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We usually only get to use our sense of sight in exploring the universe, but that hasn’t prevented scientists from trying to listen in.

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[♪ INTRO] When it comes to exploring the universe, we usually only get to use one of our senses: our sight.

We can’t smell stars or taste comets or touch exoplanets. But every now and then, we can use sound to probe other worlds.

Scientists have only sent microphones into the solar system a few times so far. But it turns out there’s plenty to hear out there! And by listening in on the whooshes, gurgles, or clunks of other worlds, we can learn all kinds of new things about them.

Now, sound waves always need some sort of medium to travel through, like an atmosphere. So space itself is dead quiet. So is the Moon.

But plenty of the bodies in the solar system do have some sort of atmosphere. And that means we can listen to them. Astronomers first attempted this in 1982.

The Soviet spacecraft Venera 13 carried a microphone with it, all the way down to the blistering surface of Venus. The lander only lasted 127 minutes before succumbing to, you know, Venus, but in that time it recorded a few minutes of sound. Mostly it picked up its own noises as instruments shifted around and carried out their tasks.

But it also picked up some sounds believed to be the wind. And using this data, scientists were able to measure the speed of the gusts blowing across the surface. It was a while before scientists pulled off anything like that again.

But in 2005, the Huygens space probe carried a microphone that listened in on its whole descent onto Saturn’s moon Titan. Originally, NASA hoped the microphone might pick up sounds of thunder in Titan’s atmosphere. There was some speculation at the time that lightning strikes on Titan might help produce organic compounds.

So the team behind the mission wanted to detect this lightning by listening for thunder. They knew the odds were small that this would actually happen, though, and it didn’t. By now we have learned that Titan either doesn’t have thunderstorms at all, or if it does they’re extremely rare.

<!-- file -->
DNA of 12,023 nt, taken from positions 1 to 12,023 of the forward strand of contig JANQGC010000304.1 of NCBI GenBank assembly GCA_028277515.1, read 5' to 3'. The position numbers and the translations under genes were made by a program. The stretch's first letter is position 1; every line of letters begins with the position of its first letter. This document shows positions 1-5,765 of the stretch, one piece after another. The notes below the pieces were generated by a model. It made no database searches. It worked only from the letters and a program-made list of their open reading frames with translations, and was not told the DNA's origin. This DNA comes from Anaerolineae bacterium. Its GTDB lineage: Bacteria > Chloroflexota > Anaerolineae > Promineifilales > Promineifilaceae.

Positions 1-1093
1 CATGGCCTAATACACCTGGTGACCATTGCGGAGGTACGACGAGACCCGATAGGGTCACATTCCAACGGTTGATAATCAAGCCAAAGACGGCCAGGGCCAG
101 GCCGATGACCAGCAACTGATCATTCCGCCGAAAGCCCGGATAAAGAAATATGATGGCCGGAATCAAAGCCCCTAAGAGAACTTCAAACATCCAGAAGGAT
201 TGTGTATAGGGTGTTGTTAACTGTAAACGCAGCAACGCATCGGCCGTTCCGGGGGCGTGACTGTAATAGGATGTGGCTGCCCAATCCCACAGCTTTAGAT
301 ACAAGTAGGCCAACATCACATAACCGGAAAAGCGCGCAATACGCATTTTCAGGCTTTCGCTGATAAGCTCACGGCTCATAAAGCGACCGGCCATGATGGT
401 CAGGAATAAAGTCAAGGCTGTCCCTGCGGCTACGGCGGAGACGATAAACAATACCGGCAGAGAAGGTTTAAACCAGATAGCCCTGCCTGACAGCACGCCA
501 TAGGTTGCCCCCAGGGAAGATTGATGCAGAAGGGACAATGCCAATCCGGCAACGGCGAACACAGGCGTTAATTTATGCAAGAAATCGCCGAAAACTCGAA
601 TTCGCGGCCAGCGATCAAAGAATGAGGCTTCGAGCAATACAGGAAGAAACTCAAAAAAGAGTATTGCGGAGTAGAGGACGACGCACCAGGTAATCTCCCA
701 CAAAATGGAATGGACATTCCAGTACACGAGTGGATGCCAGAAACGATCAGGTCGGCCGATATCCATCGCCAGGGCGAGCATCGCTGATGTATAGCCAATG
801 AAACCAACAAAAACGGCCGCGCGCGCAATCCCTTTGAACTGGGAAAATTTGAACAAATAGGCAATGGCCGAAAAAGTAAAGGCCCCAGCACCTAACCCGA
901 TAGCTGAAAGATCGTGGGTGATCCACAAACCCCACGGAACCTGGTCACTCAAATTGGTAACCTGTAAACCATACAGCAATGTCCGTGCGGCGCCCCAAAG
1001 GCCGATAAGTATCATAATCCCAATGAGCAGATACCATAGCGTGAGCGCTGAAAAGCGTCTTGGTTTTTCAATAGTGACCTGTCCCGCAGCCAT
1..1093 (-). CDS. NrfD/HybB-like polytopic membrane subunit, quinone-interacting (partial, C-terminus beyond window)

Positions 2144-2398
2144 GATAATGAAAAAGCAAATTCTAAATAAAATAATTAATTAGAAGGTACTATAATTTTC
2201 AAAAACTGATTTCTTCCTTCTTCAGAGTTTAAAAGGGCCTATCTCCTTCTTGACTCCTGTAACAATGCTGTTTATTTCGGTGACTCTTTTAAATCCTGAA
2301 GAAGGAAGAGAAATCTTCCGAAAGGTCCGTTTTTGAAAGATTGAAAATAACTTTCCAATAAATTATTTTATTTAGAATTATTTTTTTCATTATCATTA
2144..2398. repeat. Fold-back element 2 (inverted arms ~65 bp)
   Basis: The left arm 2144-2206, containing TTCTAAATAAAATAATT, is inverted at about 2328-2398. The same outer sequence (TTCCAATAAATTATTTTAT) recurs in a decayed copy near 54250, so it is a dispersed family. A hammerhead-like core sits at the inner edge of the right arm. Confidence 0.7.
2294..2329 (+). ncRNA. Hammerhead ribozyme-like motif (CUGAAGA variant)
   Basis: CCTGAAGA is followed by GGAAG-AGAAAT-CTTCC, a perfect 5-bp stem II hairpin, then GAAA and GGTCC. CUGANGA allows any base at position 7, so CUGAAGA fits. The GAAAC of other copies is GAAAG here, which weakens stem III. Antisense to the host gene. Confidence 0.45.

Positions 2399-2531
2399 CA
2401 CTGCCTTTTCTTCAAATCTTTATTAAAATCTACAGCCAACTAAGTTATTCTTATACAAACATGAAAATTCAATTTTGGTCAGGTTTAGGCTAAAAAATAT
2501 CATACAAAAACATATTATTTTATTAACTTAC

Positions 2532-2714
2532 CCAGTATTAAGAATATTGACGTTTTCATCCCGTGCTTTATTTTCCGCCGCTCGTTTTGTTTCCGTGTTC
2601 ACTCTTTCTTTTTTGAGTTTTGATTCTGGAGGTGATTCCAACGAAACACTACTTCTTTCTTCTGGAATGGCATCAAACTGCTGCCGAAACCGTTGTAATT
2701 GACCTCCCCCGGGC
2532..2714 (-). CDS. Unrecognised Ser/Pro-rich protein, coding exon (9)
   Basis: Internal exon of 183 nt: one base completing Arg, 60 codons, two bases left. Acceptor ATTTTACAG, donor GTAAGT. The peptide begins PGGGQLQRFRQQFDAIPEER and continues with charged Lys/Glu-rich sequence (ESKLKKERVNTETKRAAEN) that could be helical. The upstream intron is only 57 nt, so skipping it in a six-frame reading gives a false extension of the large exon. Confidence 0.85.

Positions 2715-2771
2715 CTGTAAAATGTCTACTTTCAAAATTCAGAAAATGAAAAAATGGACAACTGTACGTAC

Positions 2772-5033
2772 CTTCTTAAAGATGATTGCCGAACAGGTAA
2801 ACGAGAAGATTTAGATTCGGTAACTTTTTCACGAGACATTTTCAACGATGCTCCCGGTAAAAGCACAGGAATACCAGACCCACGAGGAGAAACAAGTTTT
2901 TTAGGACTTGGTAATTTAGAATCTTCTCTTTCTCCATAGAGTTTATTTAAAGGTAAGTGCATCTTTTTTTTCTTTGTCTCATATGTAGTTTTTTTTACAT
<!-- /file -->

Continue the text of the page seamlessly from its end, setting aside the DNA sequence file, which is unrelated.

But the team’s efforts didn’t go to waste! Huygens still recorded the sound of the wind during its two-and-a-half-hour descent. [AUDIO OF HUYGENS DESCENT] And okay, it pretty much sounds like static, but that’s alien wind blowing past a spacecraft from Earth! Huygens also recorded the sound of the spacecraft as it landed with a clunk. [AUDIO OF HUYGENS LANDING] That might not sound very exciting, but the nature of the clunk does tell us something about what the probe hit.

If Huygens had landed with a splash or a crunch, or if it had picked up the sound of gurgling liquid, it would have revealed something else about what lay under Titan’s hazy clouds. So these recordings hinted at the potential for sound to offer clues about the surface of an alien world. Sound can also uncover information about the atmosphere of other worlds.

And scientists recently demonstrated that on Mars. In 2021, two microphones onboard the Perseverance rover began tuning in to the sounds of the Red Planet. They picked up dust devils and gusts of wind, along with the squeak of the rover’s wheels as it rolled across the ground. [AUDIO OF MARTIAN DUST DEVIL] And these recordings revealed that sound on Mars is different from sound on Earth.